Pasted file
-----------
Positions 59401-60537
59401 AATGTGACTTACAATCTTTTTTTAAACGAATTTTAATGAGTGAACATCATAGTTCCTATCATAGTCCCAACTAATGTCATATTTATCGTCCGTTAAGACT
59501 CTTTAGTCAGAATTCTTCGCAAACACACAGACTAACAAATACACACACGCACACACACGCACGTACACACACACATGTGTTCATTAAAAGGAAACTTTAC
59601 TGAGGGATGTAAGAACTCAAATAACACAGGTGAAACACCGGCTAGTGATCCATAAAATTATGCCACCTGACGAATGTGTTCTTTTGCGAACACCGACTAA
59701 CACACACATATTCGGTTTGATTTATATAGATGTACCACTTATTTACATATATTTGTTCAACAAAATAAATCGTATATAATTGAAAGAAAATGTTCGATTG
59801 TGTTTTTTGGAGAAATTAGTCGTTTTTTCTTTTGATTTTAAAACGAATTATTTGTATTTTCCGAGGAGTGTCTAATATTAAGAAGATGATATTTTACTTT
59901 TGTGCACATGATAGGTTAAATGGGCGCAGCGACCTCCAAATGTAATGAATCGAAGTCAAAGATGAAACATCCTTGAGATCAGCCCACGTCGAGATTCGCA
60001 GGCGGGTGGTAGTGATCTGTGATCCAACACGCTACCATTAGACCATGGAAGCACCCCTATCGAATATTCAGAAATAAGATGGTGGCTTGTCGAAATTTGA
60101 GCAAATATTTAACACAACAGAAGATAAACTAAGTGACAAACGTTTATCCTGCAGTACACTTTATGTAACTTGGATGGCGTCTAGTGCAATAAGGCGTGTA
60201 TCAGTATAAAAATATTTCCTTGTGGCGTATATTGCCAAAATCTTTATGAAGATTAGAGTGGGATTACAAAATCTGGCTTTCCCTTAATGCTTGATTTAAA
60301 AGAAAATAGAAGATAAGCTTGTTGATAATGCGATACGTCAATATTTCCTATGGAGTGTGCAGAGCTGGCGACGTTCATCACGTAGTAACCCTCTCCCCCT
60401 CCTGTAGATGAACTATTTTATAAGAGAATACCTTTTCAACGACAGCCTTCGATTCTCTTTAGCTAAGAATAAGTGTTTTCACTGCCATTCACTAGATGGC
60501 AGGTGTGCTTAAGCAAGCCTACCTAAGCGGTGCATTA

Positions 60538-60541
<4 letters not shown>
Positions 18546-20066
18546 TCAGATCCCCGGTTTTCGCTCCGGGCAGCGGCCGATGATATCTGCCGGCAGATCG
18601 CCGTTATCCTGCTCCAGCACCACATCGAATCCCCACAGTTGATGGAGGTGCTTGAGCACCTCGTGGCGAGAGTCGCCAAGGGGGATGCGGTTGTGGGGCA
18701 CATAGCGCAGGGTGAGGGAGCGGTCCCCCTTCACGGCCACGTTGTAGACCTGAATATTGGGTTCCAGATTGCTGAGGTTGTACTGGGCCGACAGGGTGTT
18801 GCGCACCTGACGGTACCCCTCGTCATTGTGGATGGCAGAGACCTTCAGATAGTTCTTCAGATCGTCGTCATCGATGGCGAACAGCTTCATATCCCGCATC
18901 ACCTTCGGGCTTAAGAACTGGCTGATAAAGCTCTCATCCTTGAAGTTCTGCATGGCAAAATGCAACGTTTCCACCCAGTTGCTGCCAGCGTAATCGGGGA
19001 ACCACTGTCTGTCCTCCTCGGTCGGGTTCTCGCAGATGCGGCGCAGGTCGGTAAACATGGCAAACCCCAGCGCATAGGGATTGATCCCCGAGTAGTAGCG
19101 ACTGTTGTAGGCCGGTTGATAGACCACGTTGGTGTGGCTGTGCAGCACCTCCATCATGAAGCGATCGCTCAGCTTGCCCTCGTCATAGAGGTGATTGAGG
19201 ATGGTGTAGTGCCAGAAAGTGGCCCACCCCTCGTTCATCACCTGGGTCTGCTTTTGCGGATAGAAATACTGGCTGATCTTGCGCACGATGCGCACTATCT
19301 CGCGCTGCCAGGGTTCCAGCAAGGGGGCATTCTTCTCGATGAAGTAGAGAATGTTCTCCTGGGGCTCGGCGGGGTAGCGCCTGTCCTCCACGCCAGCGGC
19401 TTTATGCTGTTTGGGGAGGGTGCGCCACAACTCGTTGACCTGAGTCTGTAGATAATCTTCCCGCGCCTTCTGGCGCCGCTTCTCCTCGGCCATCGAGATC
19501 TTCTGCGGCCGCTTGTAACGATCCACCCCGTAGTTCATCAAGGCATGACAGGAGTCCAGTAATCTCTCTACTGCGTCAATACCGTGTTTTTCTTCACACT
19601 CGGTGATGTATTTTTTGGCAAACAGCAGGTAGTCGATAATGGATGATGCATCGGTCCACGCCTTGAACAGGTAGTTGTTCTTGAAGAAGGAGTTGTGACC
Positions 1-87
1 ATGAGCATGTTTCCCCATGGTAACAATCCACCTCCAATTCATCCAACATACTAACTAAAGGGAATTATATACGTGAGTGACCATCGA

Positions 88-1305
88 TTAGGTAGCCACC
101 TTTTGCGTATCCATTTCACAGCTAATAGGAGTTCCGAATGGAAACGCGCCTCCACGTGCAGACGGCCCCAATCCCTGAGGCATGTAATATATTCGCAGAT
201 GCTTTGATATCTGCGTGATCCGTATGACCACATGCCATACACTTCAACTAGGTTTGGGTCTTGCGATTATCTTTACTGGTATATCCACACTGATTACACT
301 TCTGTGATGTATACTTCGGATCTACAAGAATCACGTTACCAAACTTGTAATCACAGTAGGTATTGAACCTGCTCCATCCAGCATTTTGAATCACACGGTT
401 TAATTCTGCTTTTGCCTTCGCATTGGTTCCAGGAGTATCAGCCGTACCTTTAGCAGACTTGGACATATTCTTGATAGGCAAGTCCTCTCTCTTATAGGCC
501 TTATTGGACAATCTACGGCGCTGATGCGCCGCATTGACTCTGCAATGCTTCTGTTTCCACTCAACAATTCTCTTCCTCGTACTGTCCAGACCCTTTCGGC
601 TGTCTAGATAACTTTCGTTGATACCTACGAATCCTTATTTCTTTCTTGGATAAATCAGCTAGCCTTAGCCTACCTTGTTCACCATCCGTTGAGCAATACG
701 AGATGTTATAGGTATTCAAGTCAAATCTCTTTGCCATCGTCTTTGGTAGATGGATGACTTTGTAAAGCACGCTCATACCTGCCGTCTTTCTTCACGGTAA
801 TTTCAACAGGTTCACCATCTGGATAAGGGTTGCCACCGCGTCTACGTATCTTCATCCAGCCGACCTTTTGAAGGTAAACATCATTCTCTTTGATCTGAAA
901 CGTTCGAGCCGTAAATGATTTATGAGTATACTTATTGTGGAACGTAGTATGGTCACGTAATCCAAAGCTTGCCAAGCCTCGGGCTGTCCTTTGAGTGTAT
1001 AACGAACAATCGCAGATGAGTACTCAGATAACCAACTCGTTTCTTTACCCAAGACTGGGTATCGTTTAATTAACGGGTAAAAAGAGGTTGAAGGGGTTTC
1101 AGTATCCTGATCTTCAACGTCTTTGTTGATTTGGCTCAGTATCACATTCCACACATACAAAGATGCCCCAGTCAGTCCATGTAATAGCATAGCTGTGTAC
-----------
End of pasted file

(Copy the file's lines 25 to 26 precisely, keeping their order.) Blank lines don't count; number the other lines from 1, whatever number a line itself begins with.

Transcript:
19301 CGCGCTGCCAGGGTTCCAGCAAGGGGGCATTCTTCTCGATGAAGTAGAGAATGTTCTCCTGGGGCTCGGCGGGGTAGCGCCTGTCCTCCACGCCAGCGGC
19401 TTTATGCTGTTTGGGGAGGGTGCGCCACAACTCGTTGACCTGAGTCTGTAGATAATCTTCCCGCGCCTTCTGGCGCCGCTTCTCCTCGGCCATCGAGATC